Published: 2020-08-04 16:59:00
Updated: 2020-08-05 10:39:27
Posted August 4, 2020 4:59 p.m. EDT
Updated August 5, 2020 10:39 a.m. EDT
A flotilla of private boats descended on the area, eager to see the first American astronauts to return to Earth via splashdown in 45 years. While missions like Apollo 11 splashed down more than 750 nautical miles from Hawaii, Sunday's return of the SpaceX Crew Dragon capsule was only 30 nautical miles off the beaches of Pensacola, Florida.
Boaters may have gotten a selfie and a few stories to tell but they also put themselves, recovery crews and NASA astronauts Bob Behnken and Doug Hurley in danger.
The capsule's engines are fueled by Monomethyl Hydrazine (MMH) and Nitrogen Tetroxide (NTO) and oxidizer. NTO is hypergolic which means it does not require an external ignition source.
Combine the two and they explode. Direct that explosion in one direction and your spacecraft goes in the opposite direction.
Hypergolic fuels are also very nasty. Soviet rocket scientists nicknamed the "Devil's venom".
A Dragon Capsule was obliterated in April 2019 in an hypergolic fuel explosion. A valve on a NTO line leading to thrusters that would be used an emergency abort failed, leaking NTO which then came into contact with MMH.
If you watched coverage of the splashdown, you may have noticed crews handling unsafe levels of NTO. The hatch was not opened and the astronauts did not exit the capsule for more than an hour as crews donned protective gear and purged air surrounding hypergolic fuel tanks, both to ensure safety and to look for leaks.
Recovering more than four tons of bobbing spacecraft is no simple task. The recovery ship and supporting boats approach carefully avoiding creating any more of a wake than necessary.
Boaters also passed between the recovery ship and the capsule, not only generally getting in the way, but also blocking camera views used by engineers back at SpaceX mission control in Hawthorne, California.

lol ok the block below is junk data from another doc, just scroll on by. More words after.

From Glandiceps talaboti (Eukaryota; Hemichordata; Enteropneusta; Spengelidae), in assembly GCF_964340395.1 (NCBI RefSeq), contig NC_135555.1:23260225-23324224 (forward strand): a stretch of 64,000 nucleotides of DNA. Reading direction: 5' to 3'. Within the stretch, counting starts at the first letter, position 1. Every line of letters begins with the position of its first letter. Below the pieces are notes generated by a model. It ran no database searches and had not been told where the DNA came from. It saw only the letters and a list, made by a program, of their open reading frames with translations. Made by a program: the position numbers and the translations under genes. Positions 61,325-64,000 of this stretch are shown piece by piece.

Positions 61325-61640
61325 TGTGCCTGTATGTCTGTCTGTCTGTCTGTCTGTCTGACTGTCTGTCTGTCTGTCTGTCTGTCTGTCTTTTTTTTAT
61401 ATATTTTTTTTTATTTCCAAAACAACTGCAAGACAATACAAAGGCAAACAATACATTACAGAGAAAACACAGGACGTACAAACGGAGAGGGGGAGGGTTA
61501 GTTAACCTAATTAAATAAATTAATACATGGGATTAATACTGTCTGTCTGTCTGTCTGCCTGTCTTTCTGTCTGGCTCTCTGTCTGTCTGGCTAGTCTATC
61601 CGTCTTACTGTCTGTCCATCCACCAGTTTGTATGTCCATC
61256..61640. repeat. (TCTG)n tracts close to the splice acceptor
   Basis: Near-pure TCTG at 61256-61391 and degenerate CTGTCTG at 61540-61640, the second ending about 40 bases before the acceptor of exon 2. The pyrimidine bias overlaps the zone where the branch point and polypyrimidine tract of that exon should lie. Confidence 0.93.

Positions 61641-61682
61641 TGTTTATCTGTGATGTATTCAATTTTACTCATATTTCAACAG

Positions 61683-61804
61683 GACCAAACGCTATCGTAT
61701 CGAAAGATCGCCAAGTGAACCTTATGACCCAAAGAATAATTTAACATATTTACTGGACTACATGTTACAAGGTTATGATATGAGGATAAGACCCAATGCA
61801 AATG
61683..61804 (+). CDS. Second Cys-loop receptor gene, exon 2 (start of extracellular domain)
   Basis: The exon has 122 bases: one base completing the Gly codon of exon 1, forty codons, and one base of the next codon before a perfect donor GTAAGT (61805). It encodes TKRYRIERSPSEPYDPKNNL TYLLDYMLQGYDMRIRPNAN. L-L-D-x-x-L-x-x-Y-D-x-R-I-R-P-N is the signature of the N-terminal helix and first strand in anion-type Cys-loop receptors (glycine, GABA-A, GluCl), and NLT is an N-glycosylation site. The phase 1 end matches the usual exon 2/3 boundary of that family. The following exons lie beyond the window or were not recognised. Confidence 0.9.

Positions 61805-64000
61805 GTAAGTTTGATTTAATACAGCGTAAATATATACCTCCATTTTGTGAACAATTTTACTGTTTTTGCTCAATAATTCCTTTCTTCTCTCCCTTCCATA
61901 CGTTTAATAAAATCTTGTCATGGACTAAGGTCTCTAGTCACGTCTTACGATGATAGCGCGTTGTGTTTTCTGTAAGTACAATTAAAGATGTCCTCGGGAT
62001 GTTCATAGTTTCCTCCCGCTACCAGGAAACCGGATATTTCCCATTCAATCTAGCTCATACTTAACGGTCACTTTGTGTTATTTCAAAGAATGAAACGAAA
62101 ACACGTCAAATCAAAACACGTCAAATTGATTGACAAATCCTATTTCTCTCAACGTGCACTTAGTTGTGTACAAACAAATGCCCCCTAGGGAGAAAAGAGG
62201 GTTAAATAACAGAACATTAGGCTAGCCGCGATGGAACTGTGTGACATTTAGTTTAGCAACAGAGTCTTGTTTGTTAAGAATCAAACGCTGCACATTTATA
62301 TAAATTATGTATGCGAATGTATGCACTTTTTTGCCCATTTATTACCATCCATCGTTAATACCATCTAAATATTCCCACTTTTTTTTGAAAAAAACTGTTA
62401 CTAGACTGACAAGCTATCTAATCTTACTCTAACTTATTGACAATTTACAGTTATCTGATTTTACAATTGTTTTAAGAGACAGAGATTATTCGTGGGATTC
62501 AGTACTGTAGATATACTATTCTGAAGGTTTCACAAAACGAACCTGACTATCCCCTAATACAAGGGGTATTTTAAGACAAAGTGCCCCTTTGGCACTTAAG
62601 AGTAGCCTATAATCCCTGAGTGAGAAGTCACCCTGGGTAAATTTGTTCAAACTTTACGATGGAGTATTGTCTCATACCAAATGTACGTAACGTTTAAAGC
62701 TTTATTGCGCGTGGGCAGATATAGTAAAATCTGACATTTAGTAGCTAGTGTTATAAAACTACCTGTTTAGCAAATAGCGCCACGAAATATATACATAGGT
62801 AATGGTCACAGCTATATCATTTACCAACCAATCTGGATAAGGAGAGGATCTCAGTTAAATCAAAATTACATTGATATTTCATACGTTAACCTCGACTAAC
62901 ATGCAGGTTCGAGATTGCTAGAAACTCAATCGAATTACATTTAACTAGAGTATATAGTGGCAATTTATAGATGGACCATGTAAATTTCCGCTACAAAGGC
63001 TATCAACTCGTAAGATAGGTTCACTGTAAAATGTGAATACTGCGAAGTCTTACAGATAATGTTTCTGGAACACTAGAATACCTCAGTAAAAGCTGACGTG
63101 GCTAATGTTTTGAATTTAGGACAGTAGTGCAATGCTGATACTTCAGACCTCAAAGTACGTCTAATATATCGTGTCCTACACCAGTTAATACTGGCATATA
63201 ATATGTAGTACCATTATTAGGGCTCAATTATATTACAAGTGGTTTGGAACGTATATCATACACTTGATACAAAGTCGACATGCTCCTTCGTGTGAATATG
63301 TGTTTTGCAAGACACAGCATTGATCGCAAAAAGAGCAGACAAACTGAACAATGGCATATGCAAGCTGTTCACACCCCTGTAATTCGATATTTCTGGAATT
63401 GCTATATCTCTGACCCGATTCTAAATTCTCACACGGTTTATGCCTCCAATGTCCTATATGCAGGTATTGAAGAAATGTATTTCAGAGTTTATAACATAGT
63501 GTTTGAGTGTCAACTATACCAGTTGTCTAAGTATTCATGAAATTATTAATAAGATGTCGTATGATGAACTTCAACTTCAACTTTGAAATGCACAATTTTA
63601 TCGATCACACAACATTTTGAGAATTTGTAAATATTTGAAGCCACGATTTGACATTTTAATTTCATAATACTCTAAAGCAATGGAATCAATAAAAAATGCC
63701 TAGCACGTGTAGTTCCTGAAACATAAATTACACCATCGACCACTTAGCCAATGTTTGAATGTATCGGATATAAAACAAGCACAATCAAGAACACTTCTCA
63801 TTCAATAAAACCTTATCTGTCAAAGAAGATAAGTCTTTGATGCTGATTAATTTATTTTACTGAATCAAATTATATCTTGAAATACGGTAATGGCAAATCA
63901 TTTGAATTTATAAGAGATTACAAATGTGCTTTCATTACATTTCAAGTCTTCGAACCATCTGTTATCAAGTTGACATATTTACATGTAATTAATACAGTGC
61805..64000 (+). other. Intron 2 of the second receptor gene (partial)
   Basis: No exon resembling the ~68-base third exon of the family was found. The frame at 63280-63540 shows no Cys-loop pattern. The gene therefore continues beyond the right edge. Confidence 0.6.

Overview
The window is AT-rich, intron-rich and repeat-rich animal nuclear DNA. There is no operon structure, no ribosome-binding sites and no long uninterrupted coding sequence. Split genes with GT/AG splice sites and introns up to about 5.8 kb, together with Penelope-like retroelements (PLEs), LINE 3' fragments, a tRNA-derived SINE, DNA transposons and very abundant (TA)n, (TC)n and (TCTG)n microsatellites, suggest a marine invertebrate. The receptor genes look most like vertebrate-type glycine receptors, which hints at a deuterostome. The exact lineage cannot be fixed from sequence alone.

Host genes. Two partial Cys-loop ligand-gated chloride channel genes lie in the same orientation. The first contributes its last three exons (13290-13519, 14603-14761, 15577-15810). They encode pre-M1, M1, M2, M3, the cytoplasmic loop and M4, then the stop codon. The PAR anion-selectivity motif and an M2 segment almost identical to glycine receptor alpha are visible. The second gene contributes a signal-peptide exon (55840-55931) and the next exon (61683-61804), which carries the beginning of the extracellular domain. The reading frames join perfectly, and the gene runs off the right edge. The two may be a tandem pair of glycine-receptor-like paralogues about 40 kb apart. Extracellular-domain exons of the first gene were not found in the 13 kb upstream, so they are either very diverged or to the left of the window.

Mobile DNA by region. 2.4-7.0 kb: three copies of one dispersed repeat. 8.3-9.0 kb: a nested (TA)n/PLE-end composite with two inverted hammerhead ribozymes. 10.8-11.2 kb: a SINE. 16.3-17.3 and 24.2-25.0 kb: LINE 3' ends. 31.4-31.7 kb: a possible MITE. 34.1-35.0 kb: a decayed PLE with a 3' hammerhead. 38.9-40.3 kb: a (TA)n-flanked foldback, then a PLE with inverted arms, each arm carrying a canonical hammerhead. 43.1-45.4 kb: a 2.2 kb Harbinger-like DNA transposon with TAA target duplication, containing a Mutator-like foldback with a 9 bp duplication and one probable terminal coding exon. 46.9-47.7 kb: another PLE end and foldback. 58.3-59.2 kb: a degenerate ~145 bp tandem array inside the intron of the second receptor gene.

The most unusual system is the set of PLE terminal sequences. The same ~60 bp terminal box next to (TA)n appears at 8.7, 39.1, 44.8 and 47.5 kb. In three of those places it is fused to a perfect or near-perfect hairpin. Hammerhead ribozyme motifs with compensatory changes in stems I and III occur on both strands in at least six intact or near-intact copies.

Russian Cosmonaut captured photos of the scene as he passed over aboard the International Space Station.
The capsule was slowed by four huge orange and white main parachutes, each with dozens of nylon cords attached. Crews attach buoys to the parachutes as they float on the surface near the capsule. This presents a navigation challenge to those recreational boaters.
Though the design was tested nearly 100 times, this Demo-2 mission was still a flight test. Parachutes are recovered for later analysis.
The United States Coast Guard issued a Notice to Mariners (NOTAM) four days earlier warning of hazardous operations within the 10 nautical mile recovery zone. This was followed by radio warnings two hours before splashdown.
But a statement issued by Coast Guard Sunday evening noted that these warnings were "advisory in nature".
"With limited assets available and with no formal authority to establish zones that would stop boaters from entering the area, numerous boaters ignored the Coast Guard crews’ requests and decided to encroach the area, putting themselves and those involved in the operation in potential danger." said US Coast Guard Petty Officer John Michelli.
The 87-foot patrol boat USCGC Gannet was stationed just outside that zone along with 45-foot and 29-foot response boats in the area according to the statement.
"Without a duly established restricted area, the Coast Guard .. cannot issue fines or other violations to recreational boaters who encroached within the recovery zone." PO Michelli added.
The Coast Guard, NASA, and SpaceX, plan a "comprehensive review" of Sunday's events according to the statement.
While we wont see any landings off the Outer Banks. SpaceX capsule landings will occur off the coast of Florida at locations stretching from Jacksonville in the Atlantic to Pensacola in the Gulf of Mexico. Launch vehicle debris has made its way to North Carolina shores in the past.
In 2018, a 15-foot long section of payload fairing, jettisoned during a SpaceX launch more than an month earlier, washed ashore near Hatteras Village. Cape Hatteras National Seashore officials removed it from the beach with a front-end loader.
SpaceX cautions beachcombers to avoid any debris they find. The company asks that a description of the object and its location be reported to the SpaceX Recovery Hotline at 866-623-0234 or firstname.lastname@example.org. Any immediate hazards should be reported to local law enforcement.